Saturday, May 26, 2018

Execute code in jupyter kernels through http requests and websockets

My last post demonstrated how to interact directly with a Jupyter kernel via the jupyter_client python module. Communication was done via the ZeroMQ messaging protocoll through a number of specific ports.

As soon as we want to communicate with the kernel via a web application, as for example the jupyter notebook app does, there is a simpler way that exposes the communication API as http endpoints and websocket connections. Any client website or webserver can then directly talk to a jupyter kernel. The jupyter application that provides this API is a tornado server called kernelgateway that can -for our purposes- be thought of as a jupyter notebook without the notebook client itself.

The kernelgateway can be installed with conda install -c conda-forge jupyter_kernel_gateway or pip install jupyter_kernel_gateway.

The default API of the kernelgateway can be found here (swagger.yaml). It is possible to add your own custom API to the preexisting one (this is for another blogpost).


Starting Kernels via Bash and Curl

The API can be explored with this bash snippet that (a) starts a kernelgateway, (b) starts a new kernel via a POST message, (c) get's a list of running kernels via a GET request:

When executed, this produces:
 

[...]/kernel_gateway_test$ ./run.sh 

==== START GATEWAY ====
[KernelGatewayApp] Jupyter Kernel Gateway at http://127.0.0.1:8888

==== PING GATEWAY API ====
{"version": "5.4.0"}[I 180526 11:02:10 web:2064] 200 GET /api (127.0.0.1) 1.40ms

==== START KERNEL ====
[KernelGatewayApp] Kernel started: 4d427307-10cb-44e8-a2ae-54dbd47fe05d
{"id": "4d427307-10cb-44e8-a2ae-54dbd47fe05d", "name": "python3", "last_activity": "2018-05-26T09:02:10.639301Z", "execution_state": "starting", "connections": 0}[I 180526 11:02:10 web:2064] 201 POST /api/kernels (127.0.0.1) 456.17ms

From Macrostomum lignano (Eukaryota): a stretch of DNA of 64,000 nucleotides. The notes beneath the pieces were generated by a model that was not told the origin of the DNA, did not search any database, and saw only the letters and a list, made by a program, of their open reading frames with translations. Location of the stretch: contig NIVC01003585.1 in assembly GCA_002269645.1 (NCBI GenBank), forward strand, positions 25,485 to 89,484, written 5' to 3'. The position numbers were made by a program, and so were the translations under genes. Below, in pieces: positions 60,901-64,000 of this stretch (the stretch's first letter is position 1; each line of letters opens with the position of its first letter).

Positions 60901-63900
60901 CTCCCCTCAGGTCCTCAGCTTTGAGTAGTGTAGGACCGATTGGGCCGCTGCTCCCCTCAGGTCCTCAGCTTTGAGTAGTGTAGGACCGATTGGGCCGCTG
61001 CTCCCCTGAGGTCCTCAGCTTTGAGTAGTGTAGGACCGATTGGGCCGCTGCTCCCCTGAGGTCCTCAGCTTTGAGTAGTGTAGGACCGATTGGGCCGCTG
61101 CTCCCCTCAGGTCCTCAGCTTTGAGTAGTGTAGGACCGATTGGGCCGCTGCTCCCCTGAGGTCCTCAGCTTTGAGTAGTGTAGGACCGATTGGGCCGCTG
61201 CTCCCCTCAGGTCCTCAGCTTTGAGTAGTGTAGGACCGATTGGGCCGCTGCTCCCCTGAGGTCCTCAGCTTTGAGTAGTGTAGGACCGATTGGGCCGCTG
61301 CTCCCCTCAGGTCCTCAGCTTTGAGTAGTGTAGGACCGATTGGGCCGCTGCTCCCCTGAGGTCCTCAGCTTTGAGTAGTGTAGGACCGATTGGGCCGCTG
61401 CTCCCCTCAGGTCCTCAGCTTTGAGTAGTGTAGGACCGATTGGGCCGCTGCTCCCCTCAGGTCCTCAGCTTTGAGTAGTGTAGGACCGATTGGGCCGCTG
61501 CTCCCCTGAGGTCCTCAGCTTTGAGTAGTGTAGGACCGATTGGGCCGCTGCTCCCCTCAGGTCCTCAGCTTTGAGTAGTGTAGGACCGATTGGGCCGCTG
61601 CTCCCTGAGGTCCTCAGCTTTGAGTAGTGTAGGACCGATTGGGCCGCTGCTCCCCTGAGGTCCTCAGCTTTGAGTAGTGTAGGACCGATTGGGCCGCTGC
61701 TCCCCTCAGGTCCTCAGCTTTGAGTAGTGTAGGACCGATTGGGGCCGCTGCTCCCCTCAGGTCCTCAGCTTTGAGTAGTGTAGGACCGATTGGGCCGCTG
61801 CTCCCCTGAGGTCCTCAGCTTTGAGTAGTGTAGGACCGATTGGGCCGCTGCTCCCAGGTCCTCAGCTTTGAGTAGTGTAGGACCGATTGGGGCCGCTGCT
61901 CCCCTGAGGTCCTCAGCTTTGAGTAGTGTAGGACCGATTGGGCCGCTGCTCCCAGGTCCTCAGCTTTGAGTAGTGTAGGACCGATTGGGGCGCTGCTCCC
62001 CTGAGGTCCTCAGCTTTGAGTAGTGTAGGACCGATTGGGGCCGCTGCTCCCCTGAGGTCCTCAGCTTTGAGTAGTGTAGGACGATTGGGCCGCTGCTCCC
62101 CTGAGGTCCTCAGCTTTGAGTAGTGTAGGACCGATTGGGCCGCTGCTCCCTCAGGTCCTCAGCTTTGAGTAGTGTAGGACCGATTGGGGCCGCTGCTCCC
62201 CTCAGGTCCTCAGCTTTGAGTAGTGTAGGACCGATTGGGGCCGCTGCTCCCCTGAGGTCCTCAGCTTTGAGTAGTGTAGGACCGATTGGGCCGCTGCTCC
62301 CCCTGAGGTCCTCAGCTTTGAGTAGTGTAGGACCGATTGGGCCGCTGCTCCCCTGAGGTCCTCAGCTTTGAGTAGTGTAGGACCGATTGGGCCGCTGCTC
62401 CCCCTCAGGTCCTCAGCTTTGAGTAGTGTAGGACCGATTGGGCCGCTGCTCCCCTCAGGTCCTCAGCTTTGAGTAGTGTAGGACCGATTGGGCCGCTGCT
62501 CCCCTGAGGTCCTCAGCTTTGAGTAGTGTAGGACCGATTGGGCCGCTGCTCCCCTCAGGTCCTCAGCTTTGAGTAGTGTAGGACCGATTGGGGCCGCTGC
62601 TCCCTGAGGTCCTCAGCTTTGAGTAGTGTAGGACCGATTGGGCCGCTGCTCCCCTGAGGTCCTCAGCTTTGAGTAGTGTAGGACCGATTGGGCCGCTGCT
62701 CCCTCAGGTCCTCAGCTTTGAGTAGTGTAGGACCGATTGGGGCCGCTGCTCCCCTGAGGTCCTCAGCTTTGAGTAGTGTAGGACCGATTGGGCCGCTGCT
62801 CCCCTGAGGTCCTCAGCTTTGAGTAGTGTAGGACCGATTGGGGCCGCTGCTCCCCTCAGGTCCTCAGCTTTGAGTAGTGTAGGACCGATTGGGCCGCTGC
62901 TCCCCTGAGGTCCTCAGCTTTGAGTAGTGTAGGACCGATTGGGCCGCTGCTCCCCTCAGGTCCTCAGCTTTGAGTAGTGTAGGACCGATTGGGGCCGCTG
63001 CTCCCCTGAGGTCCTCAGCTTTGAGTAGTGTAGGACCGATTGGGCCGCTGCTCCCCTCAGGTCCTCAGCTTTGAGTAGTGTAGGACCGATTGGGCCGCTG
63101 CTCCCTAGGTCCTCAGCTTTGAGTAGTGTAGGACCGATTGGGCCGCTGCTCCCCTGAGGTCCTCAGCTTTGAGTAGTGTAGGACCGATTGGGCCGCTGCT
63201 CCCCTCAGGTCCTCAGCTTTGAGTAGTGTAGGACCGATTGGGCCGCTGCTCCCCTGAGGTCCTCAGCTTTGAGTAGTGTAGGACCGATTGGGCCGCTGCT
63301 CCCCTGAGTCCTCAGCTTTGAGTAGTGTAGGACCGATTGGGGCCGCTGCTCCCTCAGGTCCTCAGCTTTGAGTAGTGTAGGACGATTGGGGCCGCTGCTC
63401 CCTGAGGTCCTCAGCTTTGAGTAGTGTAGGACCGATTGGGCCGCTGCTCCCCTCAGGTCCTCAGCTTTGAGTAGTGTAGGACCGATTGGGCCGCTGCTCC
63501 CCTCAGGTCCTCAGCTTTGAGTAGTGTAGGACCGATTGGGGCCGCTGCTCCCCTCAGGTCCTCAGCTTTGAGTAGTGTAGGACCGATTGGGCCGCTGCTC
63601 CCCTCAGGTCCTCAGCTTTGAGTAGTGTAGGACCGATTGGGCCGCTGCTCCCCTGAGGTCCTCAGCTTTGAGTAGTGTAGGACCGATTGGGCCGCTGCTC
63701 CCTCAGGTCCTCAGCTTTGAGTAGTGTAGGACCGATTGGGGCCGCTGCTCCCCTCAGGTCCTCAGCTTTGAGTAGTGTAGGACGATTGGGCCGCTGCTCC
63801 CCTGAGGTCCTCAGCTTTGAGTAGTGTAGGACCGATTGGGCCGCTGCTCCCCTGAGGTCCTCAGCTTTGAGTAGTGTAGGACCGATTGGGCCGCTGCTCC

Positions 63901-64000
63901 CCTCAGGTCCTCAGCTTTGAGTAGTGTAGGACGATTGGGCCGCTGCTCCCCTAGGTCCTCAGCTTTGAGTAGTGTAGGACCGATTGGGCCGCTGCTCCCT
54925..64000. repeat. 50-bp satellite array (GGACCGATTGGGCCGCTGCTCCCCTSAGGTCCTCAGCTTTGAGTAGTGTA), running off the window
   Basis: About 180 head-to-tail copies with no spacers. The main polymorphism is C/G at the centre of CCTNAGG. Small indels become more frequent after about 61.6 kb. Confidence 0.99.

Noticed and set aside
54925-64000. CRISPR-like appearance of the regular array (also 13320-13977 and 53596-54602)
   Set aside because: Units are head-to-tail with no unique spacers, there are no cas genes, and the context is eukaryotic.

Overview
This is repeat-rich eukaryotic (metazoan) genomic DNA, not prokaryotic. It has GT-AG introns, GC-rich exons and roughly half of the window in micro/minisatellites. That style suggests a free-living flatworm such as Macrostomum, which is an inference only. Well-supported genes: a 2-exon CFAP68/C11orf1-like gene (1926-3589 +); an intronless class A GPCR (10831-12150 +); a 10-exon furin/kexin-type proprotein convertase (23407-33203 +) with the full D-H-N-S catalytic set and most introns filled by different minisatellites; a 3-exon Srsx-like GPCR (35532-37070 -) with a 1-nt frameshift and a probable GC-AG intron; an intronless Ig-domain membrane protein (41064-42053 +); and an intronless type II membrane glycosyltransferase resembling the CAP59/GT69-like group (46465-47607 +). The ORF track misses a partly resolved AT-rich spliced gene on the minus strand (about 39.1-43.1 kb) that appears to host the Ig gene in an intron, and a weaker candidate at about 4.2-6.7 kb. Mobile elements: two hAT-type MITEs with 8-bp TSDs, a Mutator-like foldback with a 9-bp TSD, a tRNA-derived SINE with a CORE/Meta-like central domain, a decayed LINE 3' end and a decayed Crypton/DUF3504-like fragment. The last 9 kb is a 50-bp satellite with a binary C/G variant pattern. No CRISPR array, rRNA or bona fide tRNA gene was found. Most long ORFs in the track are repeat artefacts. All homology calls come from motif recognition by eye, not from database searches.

==== GET LIST OF RUNNING KERNELS ====
[{"id": "4d427307-10cb-44e8-a2ae-54dbd47fe05d", "name": "python3", "last_activity": "2018-05-26T09:02:10.639301Z", "execution_state": "starting", "connections": 0}][I 180526 11:02:10 web:2064] 200 GET /api/kernels (127.0.0.1) 0.59ms

==== ALL DONE ====
[KernelGatewayApp] Received signal to terminate.
Terminated
[KernelGatewayApp] Kernel shutdown: 4d427307-10cb-44e8-a2ae-54dbd47fe05d


Starting Kernels and Executing Code via Websockets and Python aiohttp

The same communication API can be used from Python with the aiohttp module and asynchronous http requests. Additionally we can connect the aiohttp client to the gateway via a websocket (ws). The websocket connection opens a channel directly to the kernel through which we can send messages such as execute requests, and receive messages from the kernel such as execute results. This is demonstrated in this script (output below):

When executing the kernel gateway in terminal1 and the above script in terminal2, this produces:
 

terminal1$  /gateway_aiohttp/jupyter kernelgateway --JupyterWebsocketPersonality.list_kernels=True

[KernelGatewayApp] Jupyter Kernel Gateway at http://127.0.0.1:8888
[I 180526 .... web:2064] 200 GET /api/kernels (127.0.0.1) 0.78ms
[KernelGatewayApp] Kernel started: 16582749-b11e-4868-930f-7bb76ae10c96